The final proposed budget will be served before the council on May 30 and, should it be approved, the new tariffs will be implemented from July 1.
The proposed tariff changes are aimed at securing resources needed to handle water security challenges, said Cape Town acting mayor Ian Neilson.
“The overall proposed income increase for water is 27%, but that is differentiated across various tariffs. The 55% increase applies only to one step in one of the tariffs. The proposal for steps one and two of the tariff amounts to between R14.48 for step one and R2.88 for step two of the tariff.”
Indigent and destitute people are excluded from the proposed tariff increases.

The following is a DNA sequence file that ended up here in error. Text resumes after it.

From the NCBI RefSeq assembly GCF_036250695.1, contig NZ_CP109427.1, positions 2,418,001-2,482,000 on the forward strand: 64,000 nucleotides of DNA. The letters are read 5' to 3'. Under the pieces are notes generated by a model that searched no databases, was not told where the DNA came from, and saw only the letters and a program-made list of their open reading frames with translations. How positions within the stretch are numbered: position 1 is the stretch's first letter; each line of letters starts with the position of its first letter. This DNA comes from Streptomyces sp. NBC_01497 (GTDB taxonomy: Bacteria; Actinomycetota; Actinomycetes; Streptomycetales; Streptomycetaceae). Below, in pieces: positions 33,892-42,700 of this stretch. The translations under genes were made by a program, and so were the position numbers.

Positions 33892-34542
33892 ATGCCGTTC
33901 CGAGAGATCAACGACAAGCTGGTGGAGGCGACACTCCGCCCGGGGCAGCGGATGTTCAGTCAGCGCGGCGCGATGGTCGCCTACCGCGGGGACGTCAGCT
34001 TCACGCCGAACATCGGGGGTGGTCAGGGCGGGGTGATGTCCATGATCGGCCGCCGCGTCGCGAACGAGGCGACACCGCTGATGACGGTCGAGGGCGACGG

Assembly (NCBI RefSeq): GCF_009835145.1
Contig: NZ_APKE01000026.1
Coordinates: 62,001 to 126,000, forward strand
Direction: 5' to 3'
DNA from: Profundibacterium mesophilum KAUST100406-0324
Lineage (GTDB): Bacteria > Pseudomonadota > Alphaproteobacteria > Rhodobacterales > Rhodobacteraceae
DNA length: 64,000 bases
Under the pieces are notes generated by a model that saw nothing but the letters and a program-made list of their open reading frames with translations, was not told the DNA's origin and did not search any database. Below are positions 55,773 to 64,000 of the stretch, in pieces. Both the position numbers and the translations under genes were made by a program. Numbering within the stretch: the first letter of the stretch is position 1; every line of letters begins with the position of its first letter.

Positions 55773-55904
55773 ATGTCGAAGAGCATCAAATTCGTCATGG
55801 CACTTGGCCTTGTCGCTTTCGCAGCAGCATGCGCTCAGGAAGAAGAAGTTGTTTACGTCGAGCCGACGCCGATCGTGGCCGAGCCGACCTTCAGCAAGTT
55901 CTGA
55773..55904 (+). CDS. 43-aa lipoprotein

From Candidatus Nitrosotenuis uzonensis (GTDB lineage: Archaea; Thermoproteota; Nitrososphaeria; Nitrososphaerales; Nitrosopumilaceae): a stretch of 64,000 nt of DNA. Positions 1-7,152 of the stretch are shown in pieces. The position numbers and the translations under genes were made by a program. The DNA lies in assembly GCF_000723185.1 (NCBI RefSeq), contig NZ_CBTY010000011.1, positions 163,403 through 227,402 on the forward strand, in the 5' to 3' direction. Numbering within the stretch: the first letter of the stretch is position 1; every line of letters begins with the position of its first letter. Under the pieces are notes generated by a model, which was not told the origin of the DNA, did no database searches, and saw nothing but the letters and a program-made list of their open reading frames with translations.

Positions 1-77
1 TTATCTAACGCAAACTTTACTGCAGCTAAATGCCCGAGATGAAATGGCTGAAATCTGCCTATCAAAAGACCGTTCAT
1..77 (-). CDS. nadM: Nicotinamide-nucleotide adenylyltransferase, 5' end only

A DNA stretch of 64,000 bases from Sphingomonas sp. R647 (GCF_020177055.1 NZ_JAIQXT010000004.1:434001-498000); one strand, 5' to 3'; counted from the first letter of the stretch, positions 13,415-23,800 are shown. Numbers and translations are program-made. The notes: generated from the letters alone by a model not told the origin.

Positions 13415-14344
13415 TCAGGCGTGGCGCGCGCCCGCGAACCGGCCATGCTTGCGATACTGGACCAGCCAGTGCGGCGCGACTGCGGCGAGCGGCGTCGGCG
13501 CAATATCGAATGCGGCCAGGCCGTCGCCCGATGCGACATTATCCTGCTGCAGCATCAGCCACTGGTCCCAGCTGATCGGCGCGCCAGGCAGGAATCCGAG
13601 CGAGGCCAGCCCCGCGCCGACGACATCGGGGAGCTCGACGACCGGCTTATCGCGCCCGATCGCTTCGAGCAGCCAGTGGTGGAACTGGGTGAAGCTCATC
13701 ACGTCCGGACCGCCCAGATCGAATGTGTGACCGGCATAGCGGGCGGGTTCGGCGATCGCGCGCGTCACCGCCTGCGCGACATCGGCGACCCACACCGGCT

However, he said the tariff increase could be lower than originally proposed based on the public participation process and the outcome of the council committees and caucuses that have been workshopping the budget proposals.
“It is now clear that a lower increase is likely in the final budget.
“While our daily demand has decreased by around 40% in the past year, operational costs have not decreased. To be resilient to future droughts, our tariff structure requires greater income certainty and better diversification which is not based on whether more or less water is being used.
“We are therefore also proposing fixed delivery charges for water. Most customers would not pay more than R100 (exclluding VAT) delivery charge for water. Indigent customers are exempt from this charge.”
But residents who say they have been doing their bit to reduce their water consumption feel that they are being punished by the proposed water tariff increases.
A Surrey Estate resident, Washielah Essack, said that even though her family were doing their best to save water and reuse grey water, the cost of water had already become too high.
“If the water goes up even farther, how are we going to cope?”